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The Privacy Advisor | Measuring privacy programs: The role of metrics Related reading: Data privacy requests metrics: Lessons for your privacy program

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Business leaders have traditionally advocated for management by measurement. Edwards Deming wrote, “What gets measured gets done.” Dr. H. James Harrington once said, “If you can’t measure something, you can’t understand it. If you can’t understand it, you can’t control it.” Effective measurement helps managers improve efficiency, streamline processes, prioritize efforts, and manage risk. Indeed, some say that measurement is management.

The best privacy leaders collect data and use metrics to measure, assess, and improve the performance of their privacy programs. When we gathered a group of Future of Privacy Forum CPOs to discuss some of the key issues, we learned that beyond demonstrating compliance, privacy metrics have emerged as key to measuring and improving privacy program performance and maturity in terms of customer trust, risk mitigation, and business enablement. Privacy leaders use metrics to benchmark the maturity of their organization’s privacy program against its strategy and goals and demonstrate how privacy contributes to its strategy and bottom line. They use metrics internally to secure budgets and staffing, to measure performance, and to diagnose program status and needs, as well as externally to demonstrate accountability and enhance trust. 

According to a Cisco study, 93% of organizations now track and provide analysis on at least one privacy metric and 14% utilize five or more. These metrics can provide CPOs and other C-Suite executives with pertinent information to cultivate customer trust, enable secure data transfers to ensure personal data remains safe, and confirm compliance with privacy laws and regulations.

While there are some metrics that almost all organizations track to a certain extent, there are many more that many CPOs can utilize to concretely measure the success of their policies and identify areas that can be improved to further their data privacy practices. 

Privacy metrics can be used to measure a wide variety of data points. Basic compliance and operational metrics measure activities carried out by an organization like the number of data subject requests and data protection impact assessments, allowing CPOs to track and improve the efficiency of organizational processes. More advanced customer- and business enablement-focused metrics display trends in the data like the amount of time needed to respond to requests. These metrics can typically be grouped into six categories, based on the types of data they measure:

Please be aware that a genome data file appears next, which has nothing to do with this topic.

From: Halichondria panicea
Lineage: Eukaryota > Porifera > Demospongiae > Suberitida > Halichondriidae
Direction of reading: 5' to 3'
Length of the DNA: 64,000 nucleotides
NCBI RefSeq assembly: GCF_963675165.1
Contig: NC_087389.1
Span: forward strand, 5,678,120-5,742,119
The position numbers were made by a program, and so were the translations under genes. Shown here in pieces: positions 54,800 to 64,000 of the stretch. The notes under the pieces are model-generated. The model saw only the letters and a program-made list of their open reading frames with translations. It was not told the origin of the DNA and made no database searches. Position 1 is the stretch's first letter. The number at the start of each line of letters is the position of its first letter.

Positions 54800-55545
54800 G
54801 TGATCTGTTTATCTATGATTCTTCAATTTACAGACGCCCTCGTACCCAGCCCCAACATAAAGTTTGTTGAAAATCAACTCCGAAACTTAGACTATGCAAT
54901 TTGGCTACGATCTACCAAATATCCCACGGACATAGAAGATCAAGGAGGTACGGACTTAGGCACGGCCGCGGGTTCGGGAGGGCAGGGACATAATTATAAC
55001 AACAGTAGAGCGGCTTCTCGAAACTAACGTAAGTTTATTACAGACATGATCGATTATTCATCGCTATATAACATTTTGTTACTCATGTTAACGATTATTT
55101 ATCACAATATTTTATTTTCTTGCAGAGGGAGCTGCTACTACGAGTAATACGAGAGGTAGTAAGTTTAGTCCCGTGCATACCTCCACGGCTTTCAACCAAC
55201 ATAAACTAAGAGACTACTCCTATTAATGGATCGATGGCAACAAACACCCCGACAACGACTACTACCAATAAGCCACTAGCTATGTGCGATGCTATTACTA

• Individual rights: These metrics measure consent rates for data sharing and email marketing, data subject requests and how many customers are satisfied with the result, and the number of privacy breaches and customers impacted by them. This data is useful in measuring how well the privacy program protects customers’ personal data and how much trust they have in the program.
  • Training & awareness: This set of metrics compiles the number of privacy trainings offered to staff and the number of staff trained, as well as the engagement of staff with the privacy program. By having a staff that is more engaged with privacy issues, businesses can better ensure compliance with laws while improving their public image and creating privacy operational excellence. These metrics can also show gaps in organizational privacy knowledge that can be filled by future trainings.
  • Commercial: Commercial metrics measure the number of signed Data Processing Agreements with customers, external vendor reviews of the organization’s privacy program, and the number of privacy compliance attestations completed. These metrics focus on customer and business engagement and track the ability of a privacy program to support business priorities while adopting new technologies. These metrics can spur further investments from stakeholders, increasing the business’ value.
  • Accountability: By conducting privacy, data protection, and transfer impact assessments, tracking the number of projects that have received privacy advice, and keeping privacy policies and procedures current, organizations can demonstrate their ability to comply with relevant laws while enhancing the competitive and reputational advantage of the organization.
  • Privacy stewards: These metrics measure the extent of an organization’s privacy products. These include the number of Personal Information Management Systems, Data Privacy Impact Assessments, and data privacy FAQs created. Privacy stewardship is responsible for turning data policies into a common practice within an organization.
  • Policy: An organization can closely monitor its compliance with potential privacy legislation while working to improve its Environmental, Social, and Governance rating. This enhances trust from the public that the organization will handle data ethically while increasing awareness of any potential policy changes.

Evaluating the effectiveness and strategic value of privacy initiatives is becoming a core aspect of many organizations’ strategies, as ignoring privacy issues can create unnecessary risks. The utilization of privacy metrics can help organizations accomplish many objectives, including benchmarking against industry standards, ensuring compliance with privacy laws and regulations, increasing customer trust, and asserting the value of existing privacy programs. 

Editor's note: The FPF has released a "Privacy Metrics Report" that provides additional information. 

Photo by Rob McGlade on Unsplash


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